One night after winning their most crucial game 2020-21 on Friday, the Portland Trail Blazers quickly focused again and put on a versatile performance to defeat the San Antonio Spurs 124-102 way. The Blazers were rooted in standout games from Damian Lillard (30 points) and CJ McCollum (27), but had an excellent setback from Norman Powell (18) and Jusuf Nurkic (17).
The Blazers (39-29) are not just winning; over their last seven wins, Portland have flashed teams averaging 19.1 points per game. competition, a more than welcome development heading into the post season. They still track the Mavericks (39-28) with ½ of a game in for No. 5 seed, but added some bigger pillow. If you missed Dave Deckard̵
Prior to tonight, Damian Lillard ranked third in pick-and-roll ball handling possessions (760), and despite missing more than half of the 2020-21 season, Jusuf Nurkic still cracked the league’s 25 most frequent screeners. Each of these statistics should soon see a significant strengthening. As a practical means of getting their Bosnian center involved, Portland used screens to their advantage by using Spurs’ focus on Lillard to get quick 4-on-3 opportunities where Nurkic could search for his drop or punish San Antonio’s rotations. with passes. This, of course, led to a Nurk-to-Norm connection. Did you need to ask at all?
If over / under on how many times we would see a Lillard-and-Nurkic pick-and-roll was 50, let’s just hope they in Vegas packed an extra jersey; there would have been some sweating going on. Or maybe it’s just the Nurk Fever?
The Blazers go back to his arrival in 2016-17 and are a healthy 94-43 – a pace of 56 wins over a schedule of 82 games – when Nurkic takes at least ten shots. Portland is probably not aware of that. This is a gigantic positive because of what it means for the playoffs. If opponents realize they can not just show two on Lillard, it changes the terms and conditions of how to defend him. It’s something worth signing up for.
Earlier this week, CJ McCollum discussed his insistence on not being too high on the Blazers’ late-season tear, for as he knows, Portland will be measured by playoff success. Meanwhile, it looks like he and his backcourt partner are already in postseason mode. Their shot selection is cleaner, there is a more acute focus on defense, and they have been more aggressive in getting to their spots.
McCollum historically attacks the edge and comes more often to the free throw line in the playoffs. He went into that state early tonight. Lillard discussed his role in the aftermath of Brooke Olzendam, noting how important it was to get downhill and put pressure on. His three-point block in the second quarter broke the game open, but he added it with non-stop energy as a facilitator.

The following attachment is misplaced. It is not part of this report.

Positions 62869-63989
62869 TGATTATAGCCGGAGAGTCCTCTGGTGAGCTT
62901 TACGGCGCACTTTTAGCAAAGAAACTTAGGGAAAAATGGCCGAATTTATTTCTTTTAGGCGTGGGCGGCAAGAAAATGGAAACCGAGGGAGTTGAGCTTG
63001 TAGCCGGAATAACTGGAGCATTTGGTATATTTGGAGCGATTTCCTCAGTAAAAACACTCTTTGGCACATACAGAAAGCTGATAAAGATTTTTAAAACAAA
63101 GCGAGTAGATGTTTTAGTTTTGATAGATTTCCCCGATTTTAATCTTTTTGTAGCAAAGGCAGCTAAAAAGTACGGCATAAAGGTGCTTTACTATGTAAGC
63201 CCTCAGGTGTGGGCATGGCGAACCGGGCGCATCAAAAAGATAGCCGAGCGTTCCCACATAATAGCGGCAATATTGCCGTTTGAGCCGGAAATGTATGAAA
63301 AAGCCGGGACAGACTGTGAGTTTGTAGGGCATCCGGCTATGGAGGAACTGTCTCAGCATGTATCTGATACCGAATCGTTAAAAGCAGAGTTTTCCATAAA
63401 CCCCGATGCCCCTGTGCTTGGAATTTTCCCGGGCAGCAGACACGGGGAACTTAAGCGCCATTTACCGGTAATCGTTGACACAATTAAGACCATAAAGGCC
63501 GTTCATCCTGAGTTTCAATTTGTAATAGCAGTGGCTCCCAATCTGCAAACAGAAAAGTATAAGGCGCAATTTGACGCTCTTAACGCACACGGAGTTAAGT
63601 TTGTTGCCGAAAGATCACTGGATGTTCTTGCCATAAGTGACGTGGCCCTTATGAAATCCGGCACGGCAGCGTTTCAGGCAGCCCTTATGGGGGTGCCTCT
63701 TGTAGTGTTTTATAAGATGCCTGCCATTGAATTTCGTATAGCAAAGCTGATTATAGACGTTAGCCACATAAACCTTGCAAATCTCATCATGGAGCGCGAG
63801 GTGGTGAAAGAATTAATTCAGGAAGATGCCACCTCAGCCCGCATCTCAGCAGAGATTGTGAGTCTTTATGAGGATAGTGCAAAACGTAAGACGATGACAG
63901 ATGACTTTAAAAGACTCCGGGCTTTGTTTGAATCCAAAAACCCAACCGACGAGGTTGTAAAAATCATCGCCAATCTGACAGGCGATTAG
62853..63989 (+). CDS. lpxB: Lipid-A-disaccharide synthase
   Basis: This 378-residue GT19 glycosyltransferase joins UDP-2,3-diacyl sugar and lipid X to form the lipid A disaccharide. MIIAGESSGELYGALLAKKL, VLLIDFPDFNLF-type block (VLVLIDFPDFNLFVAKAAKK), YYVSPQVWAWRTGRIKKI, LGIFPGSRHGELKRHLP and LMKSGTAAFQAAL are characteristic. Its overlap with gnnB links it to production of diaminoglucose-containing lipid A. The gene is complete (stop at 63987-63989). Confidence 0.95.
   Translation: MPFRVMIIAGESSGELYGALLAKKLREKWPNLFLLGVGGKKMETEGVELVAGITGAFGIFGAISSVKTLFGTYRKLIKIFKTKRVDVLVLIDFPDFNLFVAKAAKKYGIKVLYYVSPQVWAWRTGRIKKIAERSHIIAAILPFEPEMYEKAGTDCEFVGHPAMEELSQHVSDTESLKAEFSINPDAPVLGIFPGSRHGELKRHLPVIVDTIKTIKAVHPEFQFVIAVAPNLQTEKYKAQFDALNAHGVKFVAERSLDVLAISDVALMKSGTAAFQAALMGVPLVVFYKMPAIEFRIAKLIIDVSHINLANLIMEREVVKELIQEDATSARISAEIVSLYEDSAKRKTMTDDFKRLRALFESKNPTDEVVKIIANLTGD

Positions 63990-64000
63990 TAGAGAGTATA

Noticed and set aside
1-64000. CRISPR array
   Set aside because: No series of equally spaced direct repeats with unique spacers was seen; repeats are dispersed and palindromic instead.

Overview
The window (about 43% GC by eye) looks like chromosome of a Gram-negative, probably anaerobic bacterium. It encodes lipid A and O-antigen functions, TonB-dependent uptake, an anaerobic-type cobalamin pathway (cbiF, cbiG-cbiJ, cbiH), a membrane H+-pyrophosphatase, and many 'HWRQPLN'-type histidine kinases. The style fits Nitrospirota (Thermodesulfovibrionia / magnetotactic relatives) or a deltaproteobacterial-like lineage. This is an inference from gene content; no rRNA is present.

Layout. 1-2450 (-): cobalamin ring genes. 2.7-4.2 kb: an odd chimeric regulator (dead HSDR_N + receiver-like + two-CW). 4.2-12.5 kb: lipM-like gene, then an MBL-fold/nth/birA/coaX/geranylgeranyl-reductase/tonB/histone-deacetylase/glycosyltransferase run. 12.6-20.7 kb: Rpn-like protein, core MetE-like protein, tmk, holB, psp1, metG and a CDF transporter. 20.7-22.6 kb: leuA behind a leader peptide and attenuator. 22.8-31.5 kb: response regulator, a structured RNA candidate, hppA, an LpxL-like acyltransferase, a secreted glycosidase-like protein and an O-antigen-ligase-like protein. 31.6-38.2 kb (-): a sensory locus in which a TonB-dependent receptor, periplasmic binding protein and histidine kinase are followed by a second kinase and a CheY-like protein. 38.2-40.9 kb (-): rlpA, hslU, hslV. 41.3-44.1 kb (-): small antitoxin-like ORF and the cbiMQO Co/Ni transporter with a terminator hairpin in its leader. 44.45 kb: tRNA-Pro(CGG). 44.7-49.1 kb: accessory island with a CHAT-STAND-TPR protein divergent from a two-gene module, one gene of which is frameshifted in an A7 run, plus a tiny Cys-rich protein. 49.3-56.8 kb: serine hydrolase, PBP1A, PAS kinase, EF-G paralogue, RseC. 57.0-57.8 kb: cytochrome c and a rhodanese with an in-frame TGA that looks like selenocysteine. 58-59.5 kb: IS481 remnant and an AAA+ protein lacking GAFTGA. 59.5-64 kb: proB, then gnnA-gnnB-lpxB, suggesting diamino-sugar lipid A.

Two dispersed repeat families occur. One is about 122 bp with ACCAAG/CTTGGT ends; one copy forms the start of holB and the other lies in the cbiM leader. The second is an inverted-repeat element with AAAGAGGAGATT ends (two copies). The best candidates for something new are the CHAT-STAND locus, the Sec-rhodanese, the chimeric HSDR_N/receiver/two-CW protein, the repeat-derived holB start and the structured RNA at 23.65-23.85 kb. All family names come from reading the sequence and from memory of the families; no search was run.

Lillard had a game in the first half – a right-handed, right-handed pass to the left corner for Simons, who is not coming to SportsCenter, but the epitome of what he does for a tee. It can not be underestimated how difficult that kind of help is.
Given the absence of Carmelo Anthony tonight, Portland’s balanced attack was much needed. They got a big boost from Simons and Nassir Little at both ends. But this team begins and ends with the Blazers’ star backcourt. And they have come to play.
The Blazers came in on Saturday as the NBA’s No. 4-ranked offensive rebounding team. They were the second best in the month of April. While it may not be as glamorous as a 50-point game from Lillard or a jab-step pull-up from Carmelo Anthony when the Blazers have “one of those nights” on the glass, it’s … I dare say, DVR worthy? Portland bulldozed themselves into 18 offensive rebounds in their win over Spurs, a number that would place itself on top of the entire NBA.
Perhaps most notable of all, Enes Kanter, the NBA’s No. 2 offensive rebounder, only counted one offensive chin. Thanks to Nurkic’s efforts, Kanter was able to put some PTO in and relax a bit. When Nurkic was not working the back-to-back basket or the short roll, he roamed around the glass, tipping away for shots and bullying the Spurs’ defensive line.
As always, the reasons for Portland’s success will vary. Whether it’s teams looking to capitalize on the Blazers’ porous quick defense, the difficulty of covering all of Portland’s shooting range in the perimeter or just Nurkic and Kanter’s great power, it’s a formula that works. Two-thirds of this land is covered by water, and the other third is occupied by the Blazers’ large volume. It served as a key to victory tonight.
Here’s a look at Dave Deckard’s current summary.
Facing Houston in May has historically been a positive mood; The Blazers hope to continue that when they welcome the Rockets on Monday at. 7:30 PT.